Biointelect is looking for participants in its 'venturer' program that is designed to support companies and organisations looking to commercialise their technologies.
The federal government's Researcher Exchange and Development within Industry (REDI) initiative identified a number of skill gaps across the value chain that threaten to impede the ongoing development of an appropriately trained and industry-ready workforce.
The initiative is supported and driven by MTPConnect with support from the federal government's Medical Research Future Fund.
Biointelect said this includes a lack of understanding amongst those developing therapeutic technology or solutions around how to secure investment or funding to support the further development of their products.
"The Australian investment industry is niche and relatively risk-averse and, with such a small market and a limited depth of experienced entrepreneurs and funding options, obtaining financial capital in Australia is made all the more difficult," it said.
"If Australia is to continue to develop, and subsequently commercialise technology locally, it is vital that those working in this space have a sound understanding of how to secure funding or investment."
The company said it and consortium partners ARCS Australia and Biodesign Australia have developed the Venturer program that aims to provide participants with a real-world and practical understanding of the investment market in Australia and overseas.
The program, which will be delivered in a one day course in each of the six states, is structured around key foundational knowledge, such as various funding options and how to determine their suitability for a particular product or technology.
"The program is also designed to upskill participants in how to effectively value their product in accordance with the needs and expectations of investors, and how to subsequently communicate this effectively," said Biointelect.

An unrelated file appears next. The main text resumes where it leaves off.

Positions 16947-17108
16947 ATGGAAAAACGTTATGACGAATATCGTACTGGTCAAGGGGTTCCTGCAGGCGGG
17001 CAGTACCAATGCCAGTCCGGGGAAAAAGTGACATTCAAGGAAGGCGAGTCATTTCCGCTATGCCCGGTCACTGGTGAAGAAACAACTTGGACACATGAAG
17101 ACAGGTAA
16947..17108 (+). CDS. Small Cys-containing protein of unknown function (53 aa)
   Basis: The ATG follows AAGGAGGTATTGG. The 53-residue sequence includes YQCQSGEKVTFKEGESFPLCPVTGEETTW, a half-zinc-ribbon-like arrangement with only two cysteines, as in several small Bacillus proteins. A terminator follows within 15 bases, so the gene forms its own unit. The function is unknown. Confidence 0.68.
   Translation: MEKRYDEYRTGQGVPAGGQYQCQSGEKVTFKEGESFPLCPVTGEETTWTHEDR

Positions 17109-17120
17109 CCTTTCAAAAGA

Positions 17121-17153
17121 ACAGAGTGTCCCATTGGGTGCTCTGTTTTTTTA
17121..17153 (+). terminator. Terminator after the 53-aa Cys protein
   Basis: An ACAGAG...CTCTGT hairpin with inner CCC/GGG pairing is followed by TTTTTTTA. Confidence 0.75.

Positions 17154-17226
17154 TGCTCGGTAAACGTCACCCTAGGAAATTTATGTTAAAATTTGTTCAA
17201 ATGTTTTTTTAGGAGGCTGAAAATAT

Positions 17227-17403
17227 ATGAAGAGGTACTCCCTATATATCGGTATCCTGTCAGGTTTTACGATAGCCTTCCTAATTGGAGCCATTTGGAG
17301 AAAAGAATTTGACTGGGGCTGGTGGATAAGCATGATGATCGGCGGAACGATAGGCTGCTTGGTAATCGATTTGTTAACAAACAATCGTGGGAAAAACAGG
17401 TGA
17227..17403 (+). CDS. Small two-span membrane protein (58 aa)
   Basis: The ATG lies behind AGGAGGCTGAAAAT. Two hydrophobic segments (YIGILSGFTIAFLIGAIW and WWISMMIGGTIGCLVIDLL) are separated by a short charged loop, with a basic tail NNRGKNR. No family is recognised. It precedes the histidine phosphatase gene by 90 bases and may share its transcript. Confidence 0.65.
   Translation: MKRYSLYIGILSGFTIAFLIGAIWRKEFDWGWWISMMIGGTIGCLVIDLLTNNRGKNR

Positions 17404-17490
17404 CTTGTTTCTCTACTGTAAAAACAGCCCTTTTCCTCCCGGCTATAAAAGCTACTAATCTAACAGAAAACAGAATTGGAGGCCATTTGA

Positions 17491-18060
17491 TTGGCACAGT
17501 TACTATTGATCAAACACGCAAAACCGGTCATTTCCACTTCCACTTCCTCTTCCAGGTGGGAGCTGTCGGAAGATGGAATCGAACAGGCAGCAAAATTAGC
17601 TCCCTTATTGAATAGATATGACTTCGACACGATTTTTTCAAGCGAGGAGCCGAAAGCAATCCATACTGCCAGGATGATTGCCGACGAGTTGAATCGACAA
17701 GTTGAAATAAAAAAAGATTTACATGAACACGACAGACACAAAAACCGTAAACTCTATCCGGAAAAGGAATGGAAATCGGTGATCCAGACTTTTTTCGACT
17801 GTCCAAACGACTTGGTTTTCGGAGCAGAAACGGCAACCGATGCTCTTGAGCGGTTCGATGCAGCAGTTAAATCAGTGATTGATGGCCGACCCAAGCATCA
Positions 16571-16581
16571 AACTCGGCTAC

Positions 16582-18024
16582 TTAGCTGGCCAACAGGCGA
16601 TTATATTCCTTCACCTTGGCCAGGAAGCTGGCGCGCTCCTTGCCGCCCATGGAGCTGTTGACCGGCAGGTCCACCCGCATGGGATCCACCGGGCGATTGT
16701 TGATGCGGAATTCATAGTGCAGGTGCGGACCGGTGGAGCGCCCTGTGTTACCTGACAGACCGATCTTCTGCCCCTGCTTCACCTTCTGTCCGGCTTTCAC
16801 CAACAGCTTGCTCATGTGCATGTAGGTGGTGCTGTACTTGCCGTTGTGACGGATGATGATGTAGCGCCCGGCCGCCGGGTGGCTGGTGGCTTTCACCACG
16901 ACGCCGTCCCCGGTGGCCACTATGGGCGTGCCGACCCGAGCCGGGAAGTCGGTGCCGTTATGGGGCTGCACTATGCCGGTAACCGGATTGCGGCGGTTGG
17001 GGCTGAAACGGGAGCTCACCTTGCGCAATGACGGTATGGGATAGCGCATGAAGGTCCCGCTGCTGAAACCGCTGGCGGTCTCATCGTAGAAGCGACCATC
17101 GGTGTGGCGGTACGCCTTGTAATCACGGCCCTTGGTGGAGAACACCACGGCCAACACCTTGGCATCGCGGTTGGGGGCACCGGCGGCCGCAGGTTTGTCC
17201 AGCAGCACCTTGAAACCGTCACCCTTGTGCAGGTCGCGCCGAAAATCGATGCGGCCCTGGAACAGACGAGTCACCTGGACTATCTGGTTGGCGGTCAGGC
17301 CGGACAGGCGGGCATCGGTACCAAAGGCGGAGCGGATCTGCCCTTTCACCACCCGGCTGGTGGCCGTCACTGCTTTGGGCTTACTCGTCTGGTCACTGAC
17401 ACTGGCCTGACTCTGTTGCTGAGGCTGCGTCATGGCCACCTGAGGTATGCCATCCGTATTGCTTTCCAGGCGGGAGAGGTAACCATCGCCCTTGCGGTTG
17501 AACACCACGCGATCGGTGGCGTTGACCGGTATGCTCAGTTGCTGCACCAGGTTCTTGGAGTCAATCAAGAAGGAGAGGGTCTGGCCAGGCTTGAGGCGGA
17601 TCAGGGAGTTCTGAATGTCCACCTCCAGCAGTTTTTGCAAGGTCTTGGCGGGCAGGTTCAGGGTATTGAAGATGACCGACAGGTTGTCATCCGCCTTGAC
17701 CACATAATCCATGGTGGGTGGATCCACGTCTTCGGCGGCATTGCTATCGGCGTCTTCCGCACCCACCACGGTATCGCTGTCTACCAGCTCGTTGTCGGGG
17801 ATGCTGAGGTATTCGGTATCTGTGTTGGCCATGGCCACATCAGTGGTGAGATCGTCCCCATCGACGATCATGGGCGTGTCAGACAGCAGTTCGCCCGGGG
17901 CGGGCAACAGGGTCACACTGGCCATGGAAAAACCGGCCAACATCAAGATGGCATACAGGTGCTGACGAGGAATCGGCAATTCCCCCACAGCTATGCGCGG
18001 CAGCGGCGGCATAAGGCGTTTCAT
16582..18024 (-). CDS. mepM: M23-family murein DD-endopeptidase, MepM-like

According to Professor Kevin Pfleger, director Biomedical Innovation at The University of Western Australia, “Securing the right amount and form of investment at the right time is critical at every stage of company development - this can be very daunting when starting out, particularly if you are used to being funded by government research grants - a different skill set and knowledge base is required.”
ARCS CEO Dr Shanny Dyer said, "Building an understanding of the needs of funders in the Australian biotech, medtech and pharma industry is crucial - but it works both ways - funders need to know what to invest in based on their risk profile and researchers/technologists need to understand that a return on investment is critical."
Dr Dyer added, "Ensuring researchers understand the commercialisation path is critical to building the sector in Australia. This program will provide valuable insights into the needs of investors – with this knowledge, they should be able to present a sound commercial proposition that will give them the best chance of getting product to market."